The College of Engineering welcomed international students with open arms and encouraged others to take their college experiences global as a part of last week’s International Week.
Packed full of events aimed at helping students navigate studying abroad, it also focused on connecting international and domestic students. There was a cultural immersion lunch, a study abroad fair and professional workshops to get engineering students thinking beyond the classroom walls.
Cassandra Siela, the director of international programs at the College, hoped the week emboldened them to break out of their comfort zones and try something new.
“It takes a little bit of courage to make the decision to go abroad, or it takes a little bit of courage to make friends with somebody who from first appearance may not have a lot in common with you,” she said. “We hope that they get more comfortable and get inspired to start this process, and they carry it on throughout their years here.”
It was that little bit of courage that influenced senior Allison Weyhrich to study abroad in Italy after her freshman year. She said the experience gave her lifelong friendships and allowed her to grow as a person.
“When I got to Italy, I didn’t know anyone. I didn’t have phone service. I didn’t speak Italian,” she said. “I used to be a kind of rigid personality, and now it’s easier for me to adapt to new situations. I feel very confident after having put myself in an initially difficult situation.”
Now a Study Abroad Ambassador, Weyhrich advocates for all engineers to learn about different cultures and get international experience.
“I think it’s great to see the world,” she said. “If you put yourself out there and come to appreciate other cultures, it really helps you work in a team of diverse engineers.”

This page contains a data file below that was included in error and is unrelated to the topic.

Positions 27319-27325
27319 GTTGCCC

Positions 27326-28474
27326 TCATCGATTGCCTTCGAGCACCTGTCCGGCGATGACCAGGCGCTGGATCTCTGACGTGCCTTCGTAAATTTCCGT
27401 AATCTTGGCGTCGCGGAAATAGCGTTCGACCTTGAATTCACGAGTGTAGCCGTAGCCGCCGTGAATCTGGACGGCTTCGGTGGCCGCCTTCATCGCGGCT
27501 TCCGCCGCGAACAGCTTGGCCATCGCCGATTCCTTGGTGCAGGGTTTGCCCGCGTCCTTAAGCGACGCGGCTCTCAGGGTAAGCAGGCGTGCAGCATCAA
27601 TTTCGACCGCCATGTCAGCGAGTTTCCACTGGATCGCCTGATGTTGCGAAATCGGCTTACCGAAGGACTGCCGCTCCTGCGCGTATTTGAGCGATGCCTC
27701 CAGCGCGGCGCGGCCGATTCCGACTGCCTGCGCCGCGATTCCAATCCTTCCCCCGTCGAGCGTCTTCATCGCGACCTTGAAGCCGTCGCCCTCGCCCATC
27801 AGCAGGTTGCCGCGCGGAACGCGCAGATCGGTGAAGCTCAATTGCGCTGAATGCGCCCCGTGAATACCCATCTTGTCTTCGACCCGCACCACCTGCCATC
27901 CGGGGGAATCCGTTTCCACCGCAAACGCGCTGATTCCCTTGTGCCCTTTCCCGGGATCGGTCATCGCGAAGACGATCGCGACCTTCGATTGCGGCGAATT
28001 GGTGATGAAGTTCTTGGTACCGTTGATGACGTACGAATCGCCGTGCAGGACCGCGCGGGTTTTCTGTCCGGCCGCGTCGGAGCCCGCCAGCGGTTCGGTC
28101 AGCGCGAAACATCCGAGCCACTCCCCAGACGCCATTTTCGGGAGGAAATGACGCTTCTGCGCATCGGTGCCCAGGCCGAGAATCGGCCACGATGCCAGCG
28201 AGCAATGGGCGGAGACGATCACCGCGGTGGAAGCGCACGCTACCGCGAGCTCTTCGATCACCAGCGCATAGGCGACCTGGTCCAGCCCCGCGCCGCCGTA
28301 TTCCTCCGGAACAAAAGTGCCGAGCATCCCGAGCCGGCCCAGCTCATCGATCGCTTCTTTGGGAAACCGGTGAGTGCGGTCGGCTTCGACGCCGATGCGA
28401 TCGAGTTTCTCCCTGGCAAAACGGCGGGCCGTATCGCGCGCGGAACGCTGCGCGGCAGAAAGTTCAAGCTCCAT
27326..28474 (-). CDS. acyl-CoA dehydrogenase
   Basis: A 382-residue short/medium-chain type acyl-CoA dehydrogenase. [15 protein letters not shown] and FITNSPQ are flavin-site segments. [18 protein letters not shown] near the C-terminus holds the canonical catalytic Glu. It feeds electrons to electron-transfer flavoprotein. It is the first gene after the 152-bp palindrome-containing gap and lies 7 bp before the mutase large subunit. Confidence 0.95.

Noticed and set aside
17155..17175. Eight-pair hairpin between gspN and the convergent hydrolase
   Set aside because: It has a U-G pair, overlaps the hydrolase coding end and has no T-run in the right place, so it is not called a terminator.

Aside from the incredible memories and connections made while studying abroad, participation in these programs makes students better job candidates for future employment. Currently, less than 5 percent of engineering students study abroad.
Study Abroad Manager Lindsey Wisnewski said this can truly set students apart.
“Our students are some of the best and brightest. They all are standout, but something like studying abroad getting on their résumé is really going to help them to develop a lot of those leadership skills and non-technical skills that they need,” she said. “This is something that when employers see it, they’re going to notice that this student is more adventurous. They’re going to see that this is somebody who has initiative.”
International Week brought students together and pushed them to develop themselves outside of engineering.
Cortney Schneider, the College’s international outreach coordinator, wanted students to take away this one important lesson.
“I hope students understand that being a part of the university isn’t just about studying. It’s also about developing your whole self,” she said. “So taking time out to attend things like this, to understand that when you develop your whole self, it actually makes you a better engineer in the long-run.”